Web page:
While same-sex marriage in all fifty states may appear to be a foregone conclusion, a group of what this article calls “a high-profile alliance of conservative Catholics and evangelical Protestants” is convening to issue a new call to arms against what they consider to be a “graver threat” than divorce and cohabitation:
The Supreme Court of the United States (SCOTUS) is scheduled to hear arguments on whether there is a constitutional right to same-sex marriage in April. A ruling in the affirmative would strike down the remaining same-sex marriage bans at the state level and allow LGBT people to get married in in all fifty states, even in the Deep South. Given the divided nature of the court, the outcome will be anyone’s guess, but conservatives are pre-emptively preparing for the possibility of state-sanctioned gay marriage. Culture warriors like Mike Huckabee and Bobby Jindal are already talking about resisting any SCOTUS ruling that would legalize same-sex marriage, and it’s safe to assume that their supporters among Tea Partiers, white evangelicals, and white conservotrad Catholics are doing the same. While I expected apocalyptic rhetoric about the advent of same-sex marriage and the intent to keep on fighting even if SCOTUS rules in favor of universal gay marriage, my assumption was that conservatives would realize that continued resistance to same-sex marriage is politically unfeasible. That was until I read about this story:
This upcoming March will be my fourteenth anniversary for being a vegetarian (I’m now vegan, in case anyone in interested in such things). I made the decision when I was a senior in high school after learning about factory farming from the PETA website, a decision that was later solidified after reading Peter Singer’s Animal Liberation. It was a major step for me, because up to that point I was a dedicated meat eater who loved barbequed ribs, fried chicken, and all the other staples of Southern cuisine. But once I learned the truth about where meat actually comes from and made the connection between living, breathing animals and the stuff on my plate, I decided that I could do without my former favorites. Research indicates that many people who become vegetarian or vegan later decide to go back to eating meat. Interestingly, the statistics for ex-Catholics are somewhat comparable, with the Pew Research Center stating that 10 percent of all Americans are ex-Catholics and that 1/3 of “cradle Catholics” leave the church (http://www.pewresearch.org/daily-number/americas-former-catholics/). So why did I stick with vegetarianism but not Catholicism?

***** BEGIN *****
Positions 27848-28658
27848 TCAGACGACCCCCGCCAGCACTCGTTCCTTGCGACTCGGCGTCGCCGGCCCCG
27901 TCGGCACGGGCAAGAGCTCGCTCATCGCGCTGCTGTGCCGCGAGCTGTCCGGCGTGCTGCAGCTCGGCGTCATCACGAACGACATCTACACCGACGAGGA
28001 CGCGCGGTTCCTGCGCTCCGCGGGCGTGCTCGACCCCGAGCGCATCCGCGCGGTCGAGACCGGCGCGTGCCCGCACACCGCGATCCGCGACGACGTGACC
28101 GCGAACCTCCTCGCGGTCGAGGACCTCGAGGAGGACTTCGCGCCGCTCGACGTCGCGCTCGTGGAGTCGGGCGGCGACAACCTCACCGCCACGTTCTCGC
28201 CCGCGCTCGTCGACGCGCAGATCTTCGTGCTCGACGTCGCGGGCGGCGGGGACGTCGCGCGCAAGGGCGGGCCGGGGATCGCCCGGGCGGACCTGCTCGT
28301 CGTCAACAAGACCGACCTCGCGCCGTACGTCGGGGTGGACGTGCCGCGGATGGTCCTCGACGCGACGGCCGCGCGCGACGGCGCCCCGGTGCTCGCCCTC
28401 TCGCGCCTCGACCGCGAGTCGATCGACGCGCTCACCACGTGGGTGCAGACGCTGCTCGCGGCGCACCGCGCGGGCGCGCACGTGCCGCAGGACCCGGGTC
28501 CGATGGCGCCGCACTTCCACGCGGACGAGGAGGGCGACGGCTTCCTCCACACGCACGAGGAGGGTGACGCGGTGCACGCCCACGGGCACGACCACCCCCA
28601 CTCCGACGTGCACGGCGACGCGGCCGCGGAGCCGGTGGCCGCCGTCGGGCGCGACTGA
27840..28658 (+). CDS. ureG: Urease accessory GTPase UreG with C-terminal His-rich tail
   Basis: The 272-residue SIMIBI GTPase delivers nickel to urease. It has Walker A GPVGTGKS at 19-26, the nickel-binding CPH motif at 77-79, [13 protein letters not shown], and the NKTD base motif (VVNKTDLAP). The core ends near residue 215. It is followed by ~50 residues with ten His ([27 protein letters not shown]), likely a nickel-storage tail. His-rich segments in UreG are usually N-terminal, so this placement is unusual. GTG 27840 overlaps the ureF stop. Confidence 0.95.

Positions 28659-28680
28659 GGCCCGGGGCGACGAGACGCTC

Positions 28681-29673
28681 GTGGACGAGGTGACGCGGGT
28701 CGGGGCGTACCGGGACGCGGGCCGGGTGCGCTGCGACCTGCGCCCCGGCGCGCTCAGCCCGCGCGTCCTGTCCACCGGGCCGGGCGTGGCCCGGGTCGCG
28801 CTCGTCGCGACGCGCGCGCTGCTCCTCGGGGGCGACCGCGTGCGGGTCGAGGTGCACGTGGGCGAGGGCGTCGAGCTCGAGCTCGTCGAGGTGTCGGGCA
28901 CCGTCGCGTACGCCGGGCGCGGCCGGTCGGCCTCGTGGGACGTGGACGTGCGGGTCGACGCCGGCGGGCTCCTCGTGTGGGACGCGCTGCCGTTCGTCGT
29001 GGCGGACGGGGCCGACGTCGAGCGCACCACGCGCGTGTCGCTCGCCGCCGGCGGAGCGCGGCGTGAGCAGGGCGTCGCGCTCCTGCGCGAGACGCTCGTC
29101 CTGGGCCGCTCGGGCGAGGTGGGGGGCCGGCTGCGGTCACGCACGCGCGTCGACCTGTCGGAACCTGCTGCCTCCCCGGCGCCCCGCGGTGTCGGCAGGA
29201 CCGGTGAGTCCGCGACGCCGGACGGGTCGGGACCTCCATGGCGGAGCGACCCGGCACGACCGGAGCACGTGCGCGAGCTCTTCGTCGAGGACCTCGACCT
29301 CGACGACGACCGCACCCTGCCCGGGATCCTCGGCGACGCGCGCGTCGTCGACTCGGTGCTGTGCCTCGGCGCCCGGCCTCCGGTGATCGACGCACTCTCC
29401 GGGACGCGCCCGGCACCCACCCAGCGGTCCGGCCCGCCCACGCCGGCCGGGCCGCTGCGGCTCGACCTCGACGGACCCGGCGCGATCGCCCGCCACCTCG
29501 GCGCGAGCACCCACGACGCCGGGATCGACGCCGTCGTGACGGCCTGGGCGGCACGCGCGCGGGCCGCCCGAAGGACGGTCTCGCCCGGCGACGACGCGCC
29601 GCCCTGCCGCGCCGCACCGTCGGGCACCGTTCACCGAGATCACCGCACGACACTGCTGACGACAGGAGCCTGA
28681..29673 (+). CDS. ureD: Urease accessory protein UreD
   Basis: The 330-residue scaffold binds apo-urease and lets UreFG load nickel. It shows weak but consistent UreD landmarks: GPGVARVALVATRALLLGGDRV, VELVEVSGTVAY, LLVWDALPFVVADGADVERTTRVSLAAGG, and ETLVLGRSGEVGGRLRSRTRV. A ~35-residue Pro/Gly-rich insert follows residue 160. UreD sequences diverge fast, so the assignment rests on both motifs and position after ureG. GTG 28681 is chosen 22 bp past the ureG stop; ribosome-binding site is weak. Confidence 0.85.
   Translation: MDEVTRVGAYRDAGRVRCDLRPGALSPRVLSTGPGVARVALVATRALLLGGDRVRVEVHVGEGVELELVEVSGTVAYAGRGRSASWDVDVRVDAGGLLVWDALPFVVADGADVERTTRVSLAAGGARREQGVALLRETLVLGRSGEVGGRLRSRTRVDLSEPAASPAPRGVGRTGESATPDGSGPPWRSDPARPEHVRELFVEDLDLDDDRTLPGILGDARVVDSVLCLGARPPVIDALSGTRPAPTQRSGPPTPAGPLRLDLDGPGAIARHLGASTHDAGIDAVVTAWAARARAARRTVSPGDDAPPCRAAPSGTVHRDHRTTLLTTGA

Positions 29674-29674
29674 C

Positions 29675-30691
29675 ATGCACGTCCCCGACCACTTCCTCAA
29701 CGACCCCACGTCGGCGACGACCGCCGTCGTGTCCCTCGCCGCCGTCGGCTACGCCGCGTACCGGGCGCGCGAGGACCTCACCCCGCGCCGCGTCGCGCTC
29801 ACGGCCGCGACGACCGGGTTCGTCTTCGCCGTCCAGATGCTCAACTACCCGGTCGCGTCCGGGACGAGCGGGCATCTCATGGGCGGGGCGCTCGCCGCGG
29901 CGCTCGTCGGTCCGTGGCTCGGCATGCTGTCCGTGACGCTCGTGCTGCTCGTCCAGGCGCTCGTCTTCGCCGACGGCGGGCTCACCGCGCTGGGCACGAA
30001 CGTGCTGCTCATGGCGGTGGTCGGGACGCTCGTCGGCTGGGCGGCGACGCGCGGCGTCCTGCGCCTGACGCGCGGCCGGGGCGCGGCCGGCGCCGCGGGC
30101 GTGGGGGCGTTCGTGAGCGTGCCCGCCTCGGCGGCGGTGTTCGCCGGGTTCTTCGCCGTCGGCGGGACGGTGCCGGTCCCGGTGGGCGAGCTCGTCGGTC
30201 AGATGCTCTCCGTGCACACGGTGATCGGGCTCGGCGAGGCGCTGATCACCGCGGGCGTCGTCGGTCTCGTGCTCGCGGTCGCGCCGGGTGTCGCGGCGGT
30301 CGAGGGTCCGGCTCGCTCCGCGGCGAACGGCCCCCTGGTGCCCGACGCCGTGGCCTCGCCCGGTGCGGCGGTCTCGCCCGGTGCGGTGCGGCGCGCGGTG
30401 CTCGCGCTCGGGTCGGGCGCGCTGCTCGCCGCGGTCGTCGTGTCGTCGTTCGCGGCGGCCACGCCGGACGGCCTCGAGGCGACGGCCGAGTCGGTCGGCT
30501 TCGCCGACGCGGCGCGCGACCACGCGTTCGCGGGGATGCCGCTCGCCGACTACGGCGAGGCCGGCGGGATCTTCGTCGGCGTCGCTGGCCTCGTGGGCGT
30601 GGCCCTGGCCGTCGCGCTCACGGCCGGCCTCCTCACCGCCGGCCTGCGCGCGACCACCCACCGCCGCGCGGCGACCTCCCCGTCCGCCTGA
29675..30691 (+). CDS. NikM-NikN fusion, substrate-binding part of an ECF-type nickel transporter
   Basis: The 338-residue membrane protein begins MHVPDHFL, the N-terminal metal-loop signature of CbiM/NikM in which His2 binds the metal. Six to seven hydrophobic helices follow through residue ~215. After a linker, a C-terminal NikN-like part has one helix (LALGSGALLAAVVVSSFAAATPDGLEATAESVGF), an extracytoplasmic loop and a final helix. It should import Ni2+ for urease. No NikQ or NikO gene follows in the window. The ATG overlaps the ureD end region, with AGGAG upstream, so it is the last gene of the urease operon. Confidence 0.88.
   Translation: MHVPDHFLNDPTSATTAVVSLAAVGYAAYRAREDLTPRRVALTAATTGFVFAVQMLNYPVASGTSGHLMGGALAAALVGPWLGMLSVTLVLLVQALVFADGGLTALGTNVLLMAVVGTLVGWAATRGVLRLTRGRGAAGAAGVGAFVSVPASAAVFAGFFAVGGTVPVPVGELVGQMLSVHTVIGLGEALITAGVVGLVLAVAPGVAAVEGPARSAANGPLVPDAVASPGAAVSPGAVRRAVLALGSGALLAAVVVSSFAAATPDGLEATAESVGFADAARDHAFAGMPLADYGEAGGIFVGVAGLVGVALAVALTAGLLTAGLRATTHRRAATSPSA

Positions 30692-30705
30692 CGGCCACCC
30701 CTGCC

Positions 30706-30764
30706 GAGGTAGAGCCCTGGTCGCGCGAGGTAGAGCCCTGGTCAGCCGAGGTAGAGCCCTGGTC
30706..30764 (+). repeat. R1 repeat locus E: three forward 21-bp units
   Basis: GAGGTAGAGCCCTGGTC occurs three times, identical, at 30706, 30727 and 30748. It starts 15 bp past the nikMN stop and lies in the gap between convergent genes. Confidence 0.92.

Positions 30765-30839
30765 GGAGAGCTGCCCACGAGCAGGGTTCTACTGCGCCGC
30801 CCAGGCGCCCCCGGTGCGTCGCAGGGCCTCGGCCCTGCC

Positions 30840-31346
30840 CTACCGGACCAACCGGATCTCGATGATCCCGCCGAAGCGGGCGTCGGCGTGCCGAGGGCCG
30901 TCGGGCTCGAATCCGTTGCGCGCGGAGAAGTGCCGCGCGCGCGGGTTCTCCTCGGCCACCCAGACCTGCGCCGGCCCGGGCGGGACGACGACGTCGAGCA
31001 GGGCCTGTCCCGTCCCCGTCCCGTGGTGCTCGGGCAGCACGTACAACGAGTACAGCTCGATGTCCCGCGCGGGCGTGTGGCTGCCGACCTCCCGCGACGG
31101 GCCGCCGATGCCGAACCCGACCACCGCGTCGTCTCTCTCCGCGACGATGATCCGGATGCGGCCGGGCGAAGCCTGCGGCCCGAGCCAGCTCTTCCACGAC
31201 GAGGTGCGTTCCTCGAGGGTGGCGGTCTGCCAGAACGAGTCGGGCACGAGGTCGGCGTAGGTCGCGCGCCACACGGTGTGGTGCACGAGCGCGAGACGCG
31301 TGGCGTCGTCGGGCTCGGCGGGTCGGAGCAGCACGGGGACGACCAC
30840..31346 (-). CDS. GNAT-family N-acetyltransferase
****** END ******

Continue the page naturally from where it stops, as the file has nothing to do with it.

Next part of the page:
A couple of days ago, another woman was ordained as part of the Roman Catholic woman priests movement:
Note: contains spoilers for the”Revolutionary Girl Utena.” For more information see:
The ending to the anime series “Revolutionary Girl Utena” usually leaves viewers confused and somewhat frustrated, because it’s unclear what happened to the titular character and, on the surface, it appears like nothing has changed for the supporting characters. This was the impression I got when I first saw Utena back in 2004 when I was a junior in college, but after my religious misadventures and some repeated viewings of the series, I now view the ending in a very different way.
Like many people, I’ve been doing a lot of thinking in the wake of the terrorist attacks at Charlie Hebdo. One thing that I’ve noticed is that self-identified progressives seem to be at a loss about how the West should address radical Islam.
You may know that Pope Francis will be embarking upon a five-day trip to the Philippines starting today. What you may not know is that the Philippine government is rounding up street children in the capital city of Manila and putting them in prison, yet His Holiness’ view be sullied by witnessing the end result of what happens when you systematically deny people living in grinding poverty the ability to plan their fertility:
Re-posted and edited together from this thread (http://bilgrimage.blogspot.com/2015/01/quote-for-day-political-cartoons-are.html):
The two brothers who killed the staff at Charlie Hebdo and the other guy who killed the people at the kosher market explicitly said that they were doing so to avenge the damage done to Muhammad’s “honor.” Plus, when someone shouts, “Allahu Akbar” while brandishing an assault rifle, is there any real doubt that religion is motivating that person? I do not think that Islam as a whole is responsible for this tragedy, but a particular strain that arose in the mid-twentieth century from the works of one Sayyid Qutb, whose writings inspired Al-Qaeda, Islamic Jihad, and probably other groups as well:
As I write this, Al Qaeda in Yemen has taken responsibility for the recent terrorist attack against the French satirical magazine Charlie Hebdo, as well as today’s attack on a kosher supermarket in Paris. While I only recently learned about the existence of Charlie Hebdo after Wednesday’s massacre, its “blasphemous” cartoons seem to be in the proud skeptical and anticlerical tradition that was forged more than three hundred years ago during the Enlightenment philosophes. In fact, I’d have to say that no one does anti-clericalism better than the French; I guess having the honor of being the denizens of “The Eldest Daughter of the Church” will inevitably lead to some major rebellion. From Denis Diderot’s Encyclopédie to Notre Dame de Paris (AKA The Hunchback of Notre Dame) to the long tradition of convent pornography, the Catholic establishment hasn’t been sacred to many French for quite some time. This distain has also been extended to the two other Abrahamic religions (France has Europe’s largest Jewish and Muslim populations).
This interview with Cardinal Raymond Burke about the importance of a manly church for manly men has been making the rounds: